Good luck and I wish you both well. Cancer doesn't strike the patient... it strikes the whole family.


aspaysia's picture
Posts: 253
Joined: Nov 2003

I had a similar regime of continuous 5fu and daily radiation for a month to shrink the tumour (low rectal) with surgery after a month's rest. The colostomy was done before anything else so I did not have that problem of pooping through burned tissue. Ouch!
My troubles began when it should have been all over. I was sensitive to the radiation and it caused serious wound management issues. My skin was so fried inside and out it would not heal. A plastic surgeon spent the next year fixing me up with various treatments listed on my website.
You need to be wary of radiation and chemo. Try to get all the info you can from the docs about side-effects. The radiologist said nothing to me except that I was doing well. But down the road...in my case chemo/readiation was the gift that keeps on giving.
Aspaysia, who still needs lots of pillows to prop her up.

Posts: 238
Joined: Sep 2003

Dear Michel,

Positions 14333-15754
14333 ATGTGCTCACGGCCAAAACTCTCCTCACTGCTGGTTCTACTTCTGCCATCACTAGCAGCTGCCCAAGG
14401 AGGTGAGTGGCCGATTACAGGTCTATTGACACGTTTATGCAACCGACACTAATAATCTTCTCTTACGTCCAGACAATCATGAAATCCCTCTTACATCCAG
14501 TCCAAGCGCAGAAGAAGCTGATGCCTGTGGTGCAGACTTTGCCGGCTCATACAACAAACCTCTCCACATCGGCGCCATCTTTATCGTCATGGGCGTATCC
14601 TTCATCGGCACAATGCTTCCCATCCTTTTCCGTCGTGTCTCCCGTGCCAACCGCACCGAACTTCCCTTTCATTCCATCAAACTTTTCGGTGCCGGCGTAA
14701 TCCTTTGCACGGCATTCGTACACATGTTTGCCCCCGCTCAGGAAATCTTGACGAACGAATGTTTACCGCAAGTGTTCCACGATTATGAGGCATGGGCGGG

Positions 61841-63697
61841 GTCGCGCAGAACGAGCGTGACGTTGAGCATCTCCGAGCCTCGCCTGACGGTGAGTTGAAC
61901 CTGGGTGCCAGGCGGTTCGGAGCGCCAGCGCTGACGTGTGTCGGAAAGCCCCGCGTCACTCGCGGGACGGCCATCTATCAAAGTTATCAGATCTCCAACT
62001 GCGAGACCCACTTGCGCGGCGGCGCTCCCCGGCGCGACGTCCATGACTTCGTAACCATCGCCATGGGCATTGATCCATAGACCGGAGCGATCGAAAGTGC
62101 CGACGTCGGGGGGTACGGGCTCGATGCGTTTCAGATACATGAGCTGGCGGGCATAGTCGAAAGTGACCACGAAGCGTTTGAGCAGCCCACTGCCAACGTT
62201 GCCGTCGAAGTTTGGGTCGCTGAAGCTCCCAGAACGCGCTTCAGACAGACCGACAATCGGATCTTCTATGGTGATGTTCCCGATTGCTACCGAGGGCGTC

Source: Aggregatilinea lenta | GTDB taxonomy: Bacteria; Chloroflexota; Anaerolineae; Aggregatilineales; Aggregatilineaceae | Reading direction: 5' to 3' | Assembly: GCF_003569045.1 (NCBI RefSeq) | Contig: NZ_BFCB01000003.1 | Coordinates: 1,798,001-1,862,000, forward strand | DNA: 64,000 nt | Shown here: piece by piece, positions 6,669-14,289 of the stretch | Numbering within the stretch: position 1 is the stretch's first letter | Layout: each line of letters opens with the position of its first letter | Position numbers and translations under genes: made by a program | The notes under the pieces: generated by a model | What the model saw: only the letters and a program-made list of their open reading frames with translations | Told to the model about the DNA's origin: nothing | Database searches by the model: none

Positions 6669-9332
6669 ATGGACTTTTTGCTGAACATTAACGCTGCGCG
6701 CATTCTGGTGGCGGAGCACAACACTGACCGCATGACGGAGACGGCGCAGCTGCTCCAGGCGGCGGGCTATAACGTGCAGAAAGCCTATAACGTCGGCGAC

Was the tumor in the colon or rectum? Rectal cancer is normally treated with 28 cycles of radiation with continuous 5FU (sensitizes the cells to the radiation). I know that for rectal cancer, radiation is clearly beneficial. Years ago, local recurrences were very common (given that the lower the tumor, the harder it is to access). Recent advances in surgical techniques and radiation has really benefited rectal cancer survivors. For colon cancer, I don't believe that there is data showing a clear benefit (but I could be wrong). Perhaps you should ask the doctor what data he is using to support his recommendation. If he/she is a good physician, they will be glad to direct you to the empirical evidence. As for the diet, I would definitely go for a switch. I realize Atkins is the rage, however, I think everything in moderation is the key. Lots of fruits, veggies, the occasional helping of meat and carbohydrates, good portion control... Perhaps our resident nutritionist, Emily, can help you out! Or perhaps ask for a consult with a nutritionist at your hospital.

Good luck to you and your father!


Posts: 1961
Joined: Aug 2003

Hi Michel,